Peaches were found this summer at the James Beard House in Manhattan, and chef Jason Rady of San Antonio’s Castle Hills prepared mini-grilled cheese sandwiches with goat cheese and pickled peaches.

Peppers Pep Up Menus
Consumer demand for bolder flavors, as well as authentic ethnic cuisines, has brought more types of peppers onto more menus. The heat of both ancho and jalapeño peppers is found in Chili’s Big Mouth Bites mini-beef burgers, served with home-style fries and jalapeño ranch dressing. Chili’s Jalapeño Steak, made with jalapeño Jack cheese, jalapeños, grilled onions and an ancho chili ranch dressing, joins a new line of fire-grilled items. Ancho peppers also star in Southwest Ancho Chicken Salad at Red Robin Gourmet Burgers, and Taco Bell introduced a Fully Loaded Taco Salad with Chipotle Steak. Finally, Charley’s Grilled Subs reintroduced its Chipotle Chicken Sandwich for a limited time.

Ooh-la-la! The Return of Retro-French
The recent release of Julie & Julia, a movie tribute to Julia Child--whose iconic 1961 cookbook, Mastering the Art of French Cooking, introduced Americans to the world of classic French cuisine--is inspiring high-end restaurateurs to return to French recipes that bring back memories of the 1960s. Whether this now-exotic enthusiasm finds its way to mainstream chain restaurants remains to be seen.
* Nostalgic Julia Child fare, such as lobster Thermidor, quiche Lorraine and salmon mousse, inspired PrintWorks in Greensboro, N.C., to do a dinner tie-in package with the movie.
* Bryan Moscatello, executive chef for Stir Food Group, created a special French menu for a “Dining with Bryan and Julia” event held at Zola restaurant in Washington; it was co-sponsored by the International Spy Museum to recognize the multi-talented Child’s World War II-era spy work for the OSS.

Gluten be Gone
High on operators’ radars is a heightened awareness of the need to offer options for guests who cannot, or prefer not, to eat items containing gluten, a type of protein found in wheat and some other foods. In addition to those who suffer from celiac disease or gluten sensitivity, a larger and more important market is consumers who have adopted the “gluten-free” trend and are convinced they feel better for it. In response, a host of restaurant chains, from QSRs to casual dining operations, have developed gluten-free menu items.

Not Your Average Joe’s rolled out initiatives two years ago to deal with celiac disease and gluten sensitivities, in response to e-mails from customers. Outback Steakhouse, P.F. Chang’s, Haru, Mitchell’s Fish House and Ming Tsai’s Blue Ginger were other early adopters of gluten-free menu alternatives. But today, gluten-free options are available everywhere--from QSR giants Burger King, McDonald’s, Taco Bell, Wendy’s, Chipotle and Carl’s Jr., to casual-dining leaders Applebee’s and Olive Garden, to regional chains, such as Massachusetts-based  Burtons Grill.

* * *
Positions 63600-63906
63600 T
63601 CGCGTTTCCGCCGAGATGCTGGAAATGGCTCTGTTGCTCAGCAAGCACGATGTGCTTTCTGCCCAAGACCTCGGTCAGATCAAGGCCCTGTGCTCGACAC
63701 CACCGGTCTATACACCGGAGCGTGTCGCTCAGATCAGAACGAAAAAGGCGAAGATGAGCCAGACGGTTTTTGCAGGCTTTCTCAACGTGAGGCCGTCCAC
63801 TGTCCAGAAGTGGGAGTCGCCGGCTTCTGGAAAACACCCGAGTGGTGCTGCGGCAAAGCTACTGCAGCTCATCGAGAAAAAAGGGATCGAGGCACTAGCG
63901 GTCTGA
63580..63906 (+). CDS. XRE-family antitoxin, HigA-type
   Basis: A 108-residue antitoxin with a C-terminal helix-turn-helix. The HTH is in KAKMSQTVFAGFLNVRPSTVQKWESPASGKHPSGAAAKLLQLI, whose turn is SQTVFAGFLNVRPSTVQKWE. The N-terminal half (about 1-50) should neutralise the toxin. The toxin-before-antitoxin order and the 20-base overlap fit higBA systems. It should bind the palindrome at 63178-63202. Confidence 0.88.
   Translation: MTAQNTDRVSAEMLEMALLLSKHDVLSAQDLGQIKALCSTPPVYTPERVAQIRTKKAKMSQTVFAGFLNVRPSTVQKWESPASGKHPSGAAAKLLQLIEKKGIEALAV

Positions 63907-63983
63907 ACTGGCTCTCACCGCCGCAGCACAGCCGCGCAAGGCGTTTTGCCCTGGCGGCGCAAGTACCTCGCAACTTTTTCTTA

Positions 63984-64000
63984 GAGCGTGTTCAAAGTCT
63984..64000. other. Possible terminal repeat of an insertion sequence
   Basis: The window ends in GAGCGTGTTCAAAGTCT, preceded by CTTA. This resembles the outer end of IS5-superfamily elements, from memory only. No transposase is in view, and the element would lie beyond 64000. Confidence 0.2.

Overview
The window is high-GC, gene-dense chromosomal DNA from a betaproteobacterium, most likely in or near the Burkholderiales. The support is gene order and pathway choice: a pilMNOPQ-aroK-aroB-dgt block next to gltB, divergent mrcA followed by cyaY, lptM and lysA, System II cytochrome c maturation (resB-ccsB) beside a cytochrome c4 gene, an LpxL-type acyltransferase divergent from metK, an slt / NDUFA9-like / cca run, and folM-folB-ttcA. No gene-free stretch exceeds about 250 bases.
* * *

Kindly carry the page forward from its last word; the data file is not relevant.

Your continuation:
* This year, Uno Chicago Grill expanded its gluten-free lineup with a new Veggie Pizza; it now offers more than 20 gluten-free dishes, from appetizers to desserts.
* Eight-unit, mid-Atlantic chain Iron Hill Brewery & Restaurant created a separate gluten-free menu with more than 40 modified dishes, including Brabant Mussels with white wine, leeks, garlic, parsley and cream, as well as Voodoo Shrimp with honey barbecue sauce, white rice, sour cream and green onion.

Whether gluten-free menus are a long-term trend--or quickly go the way of the low-carb menus of a few years ago--remains to be seen. The same could be said of any of this year’s menu trends, the experiments with standard ingredients from bacon and salt to chili peppers and fruits, or this year’s new fascination with classics of French cuisine.

But, two predictions are safe: consumers will continue to seek out menus that offer them a “wow” factor in flavor, freshness and the unexpected; and operators and chefs will continue to use every ounce of creativity they can muster—and borrow ideas wherever they can--in order to please consumers’ palates and build their sales and traffic. pf

For more information about Technomic industry data, contact Patrick Noone at Technomic at 312-506-3852.